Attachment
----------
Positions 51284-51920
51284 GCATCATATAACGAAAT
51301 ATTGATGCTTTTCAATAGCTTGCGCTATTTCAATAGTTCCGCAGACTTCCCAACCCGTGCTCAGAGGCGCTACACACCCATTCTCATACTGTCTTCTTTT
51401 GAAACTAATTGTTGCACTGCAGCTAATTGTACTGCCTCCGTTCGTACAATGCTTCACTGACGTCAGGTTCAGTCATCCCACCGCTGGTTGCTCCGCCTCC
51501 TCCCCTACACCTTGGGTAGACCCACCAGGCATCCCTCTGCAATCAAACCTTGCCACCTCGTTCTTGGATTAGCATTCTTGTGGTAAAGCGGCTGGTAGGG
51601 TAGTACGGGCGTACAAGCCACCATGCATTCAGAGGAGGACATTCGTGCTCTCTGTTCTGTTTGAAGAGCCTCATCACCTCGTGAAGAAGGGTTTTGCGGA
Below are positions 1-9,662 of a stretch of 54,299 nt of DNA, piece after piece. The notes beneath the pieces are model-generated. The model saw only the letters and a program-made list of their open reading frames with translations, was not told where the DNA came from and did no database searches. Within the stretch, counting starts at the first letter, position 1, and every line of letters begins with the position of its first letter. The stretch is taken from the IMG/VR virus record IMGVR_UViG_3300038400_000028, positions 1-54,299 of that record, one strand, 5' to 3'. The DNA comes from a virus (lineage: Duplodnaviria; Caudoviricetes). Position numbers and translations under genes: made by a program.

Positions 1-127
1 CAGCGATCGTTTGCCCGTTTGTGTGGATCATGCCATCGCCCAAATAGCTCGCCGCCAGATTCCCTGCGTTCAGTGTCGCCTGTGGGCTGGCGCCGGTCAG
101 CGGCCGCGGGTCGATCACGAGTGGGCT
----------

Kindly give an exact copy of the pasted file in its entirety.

Positions 51284-51920
51284 GCATCATATAACGAAAT
51301 ATTGATGCTTTTCAATAGCTTGCGCTATTTCAATAGTTCCGCAGACTTCCCAACCCGTGCTCAGAGGCGCTACACACCCATTCTCATACTGTCTTCTTTT
51401 GAAACTAATTGTTGCACTGCAGCTAATTGTACTGCCTCCGTTCGTACAATGCTTCACTGACGTCAGGTTCAGTCATCCCACCGCTGGTTGCTCCGCCTCC
51501 TCCCCTACACCTTGGGTAGACCCACCAGGCATCCCTCTGCAATCAAACCTTGCCACCTCGTTCTTGGATTAGCATTCTTGTGGTAAAGCGGCTGGTAGGG
51601 TAGTACGGGCGTACAAGCCACCATGCATTCAGAGGAGGACATTCGTGCTCTCTGTTCTGTTTGAAGAGCCTCATCACCTCGTGAAGAAGGGTTTTGCGGA
Below are positions 1-9,662 of a stretch of 54,299 nt of DNA, piece after piece. The notes beneath the pieces are model-generated. The model saw only the letters and a program-made list of their open reading frames with translations, was not told where the DNA came from and did no database searches. Within the stretch, counting starts at the first letter, position 1, and every line of letters begins with the position of its first letter. The stretch is taken from the IMG/VR virus record IMGVR_UViG_3300038400_000028, positions 1-54,299 of that record, one strand, 5' to 3'. The DNA comes from a virus (lineage: Duplodnaviria; Caudoviricetes). Position numbers and translations under genes: made by a program.

Positions 1-127
1 CAGCGATCGTTTGCCCGTTTGTGTGGATCATGCCATCGCCCAAATAGCTCGCCGCCAGATTCCCTGCGTTCAGTGTCGCCTGTGGGCTGGCGCCGGTCAG
101 CGGCCGCGGGTCGATCACGAGTGGGCT